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Read the news of the day in less than 10 minutes — not that we’re counting.
What are you hopeful for right now?
Democratic state Senate candidate Nikil Saval posed the question to 70-some people who attended his campaign’s Zoom town hall on Monday night. Attendees typed messages into the chat window of the teleconferencing app, which now serves as a bridge to reach voters in the era of coronavirus.
“I am hopeful that our country and everyone in it bounces back better than ever,” wrote Stan Horwitz, 58, a Temple University employee who lives in Pennsylvania’s 1st Senate District.
Saval launched his bid against Democratic state Sen. Larry Farnese last year at a time no one foresaw the end of handshakes and door-to-door canvassing. Now, in Philly and nationwide, candidates are pivoting to virtual meetups. Many are pushing mail-in ballots as fears intensify about heading at the polling place during a pandemic.
Some analysts say incumbents will have the advantage in state and local races this year, with projections that voter turnout will plummet.
In addition to the top-ticket presidential race, Philly voters will choose candidates for Pa.’s General Assembly in the primary election — which has been postponed from April 28 to June 2.
Several seats on the Democratic side are up for grabs, with Farnese’s being one the more hotly contested.
At Saval’s town hall on Monday, many said they hoped universal healthcare would gain more traction in light of the estimated 3.5 million Americans who lost coverage in recent weeks, to say nothing of those already living without insurance.
Caroline Burkholder, a 28-year-old South Philly resident, said she’s optimistic about the increased use of telemedicine. Max Woessner, another voter in the district, said he hopes the post-pandemic world will empathize more with those who are chronically isolated at home.
The pandemic has forced campaigns to reorient around resources — connecting people with info on everything from testing sites to unemployment benefits. It’s a stark shift from stump-speech machines to “how can I help you” hotlines.
Campaigning on coronavirus policy plans
An hour before Saval’s town hall, Rick Krajewski, a state representative candidate for West Philly’s 188th Pa. House seat, held his own virtual meetup.
He and Saval released a joint “coronavirus response plan” on Monday — the first Philly candidates to begin campaigning around the virus on a policy level, they say.
Krajewski said his own financial situation has been upended by the pandemic, especially with the primary postponed. “I have to contend with an additional six weeks living off of savings, with a more difficult task of finding employment after the election,” he said at the town hall. “How am I going to pay my rent? What if I get coronavirus?”
The proposal he and Saval released is sweeping in scope, touching on issues both in and beyond the purview of the state’s legislative body.
It calls for a rent moratorium, a one-year hold on utility bills and emergency cash assistance for those not eligible by unemployment, including undocumented assistance, among other issues ranging from student loan debt forgiveness to how to handle ICE detention.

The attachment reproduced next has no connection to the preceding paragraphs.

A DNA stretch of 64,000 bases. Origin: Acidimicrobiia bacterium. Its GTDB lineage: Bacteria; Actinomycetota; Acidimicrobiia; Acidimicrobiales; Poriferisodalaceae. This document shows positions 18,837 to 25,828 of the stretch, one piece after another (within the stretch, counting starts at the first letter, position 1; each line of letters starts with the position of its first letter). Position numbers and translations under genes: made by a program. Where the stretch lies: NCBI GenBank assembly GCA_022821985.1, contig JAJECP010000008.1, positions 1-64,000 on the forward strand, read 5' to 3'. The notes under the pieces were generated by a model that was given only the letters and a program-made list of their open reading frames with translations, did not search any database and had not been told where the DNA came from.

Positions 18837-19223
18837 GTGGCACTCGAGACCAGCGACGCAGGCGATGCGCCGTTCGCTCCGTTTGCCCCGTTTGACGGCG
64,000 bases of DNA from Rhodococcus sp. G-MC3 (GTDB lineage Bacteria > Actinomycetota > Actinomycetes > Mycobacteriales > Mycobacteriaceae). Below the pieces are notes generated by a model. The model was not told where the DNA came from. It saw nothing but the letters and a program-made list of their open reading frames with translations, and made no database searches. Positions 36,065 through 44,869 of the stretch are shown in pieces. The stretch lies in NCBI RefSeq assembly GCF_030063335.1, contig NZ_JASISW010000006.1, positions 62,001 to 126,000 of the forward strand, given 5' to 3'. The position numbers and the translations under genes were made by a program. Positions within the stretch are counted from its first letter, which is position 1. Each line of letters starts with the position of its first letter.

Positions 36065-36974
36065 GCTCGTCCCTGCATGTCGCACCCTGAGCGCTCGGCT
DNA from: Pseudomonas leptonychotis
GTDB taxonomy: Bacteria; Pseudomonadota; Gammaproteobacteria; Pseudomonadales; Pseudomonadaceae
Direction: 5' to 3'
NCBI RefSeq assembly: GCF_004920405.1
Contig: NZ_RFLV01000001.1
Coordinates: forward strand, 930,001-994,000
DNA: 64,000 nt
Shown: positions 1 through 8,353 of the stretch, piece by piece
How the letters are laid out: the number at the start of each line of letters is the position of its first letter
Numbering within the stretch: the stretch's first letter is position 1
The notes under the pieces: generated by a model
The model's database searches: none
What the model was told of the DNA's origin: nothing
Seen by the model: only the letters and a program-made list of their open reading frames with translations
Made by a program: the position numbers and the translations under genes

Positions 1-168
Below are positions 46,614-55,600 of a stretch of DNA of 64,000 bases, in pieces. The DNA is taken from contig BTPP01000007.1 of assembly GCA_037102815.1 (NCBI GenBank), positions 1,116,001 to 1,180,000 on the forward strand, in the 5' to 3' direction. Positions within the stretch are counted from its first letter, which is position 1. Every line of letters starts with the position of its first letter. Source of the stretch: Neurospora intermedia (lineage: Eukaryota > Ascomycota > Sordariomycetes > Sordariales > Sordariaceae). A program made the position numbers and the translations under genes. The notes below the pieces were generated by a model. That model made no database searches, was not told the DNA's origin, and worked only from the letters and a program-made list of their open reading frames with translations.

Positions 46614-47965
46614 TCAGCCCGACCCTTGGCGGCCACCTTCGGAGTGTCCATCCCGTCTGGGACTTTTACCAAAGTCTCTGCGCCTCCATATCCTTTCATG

The candidates are also using the plan as a wedge issue — noting that they haven’t seen any other campaign platforms formed around COVID-19.
Incumbents, however, are still engaging voters around the pandemic, even if they’re not explicitly campaigning.
State Sen. Larry Farnese, whose seat Saval is chasing, said his campaign operation is taking a backseat to his day-to-day work. He has hosted virtual meetings since the outbreak, he said, while attending legislative sessions on Zoom and addressing concerns around healthcare workers and rising hate crimes.
“Campaigns are important, and we will adapt, but right now my focus is governing,” Farnese told Billy Penn. “My attention first and foremost is directed at my constituents.”
Voter outreach when ‘people are really isolated’
Many incumbents and their challengers are pushing for more mail-in voting.
Knocking on doors and talking to people on the ground is a campaign’s bread and butter. Now, communication has shifted almost entirely to phone banking — and many campaign staffers say people seem more willing to stay on the line.
“People are really isolated right now and want people to talk to,” said Amanda Mcillmurray, Saval’s campaign director.
“We’re starting out the conversation asking what support they need in their life. Do they need to pick up groceries and prescriptions? Did they lose their job? Do they have healthcare?”
The conversations ideally pivot to connecting them back to the candidate, but sometimes they’re just there to lend an ear and offer guidance.
“If the purpose [of running for office] is to help people, then we should use the campaign to the best we can to help people,” said Vanessa McGrath, an attorney running as a Democrat for the 175th Pa. House District. “We keep them company. We check in on them.”
Many candidates are using the opportunity to encourage people to apply for a mail-in ballot.
Advocates have begun calls for Gov. Tom Wolf to automatically send mail-in ballots to every voter in the state. As it stands, Pennsylvania voters still need to apply for a mail-in ballot online or by using a paper form. A state ID or driver’s license is required to submit it online.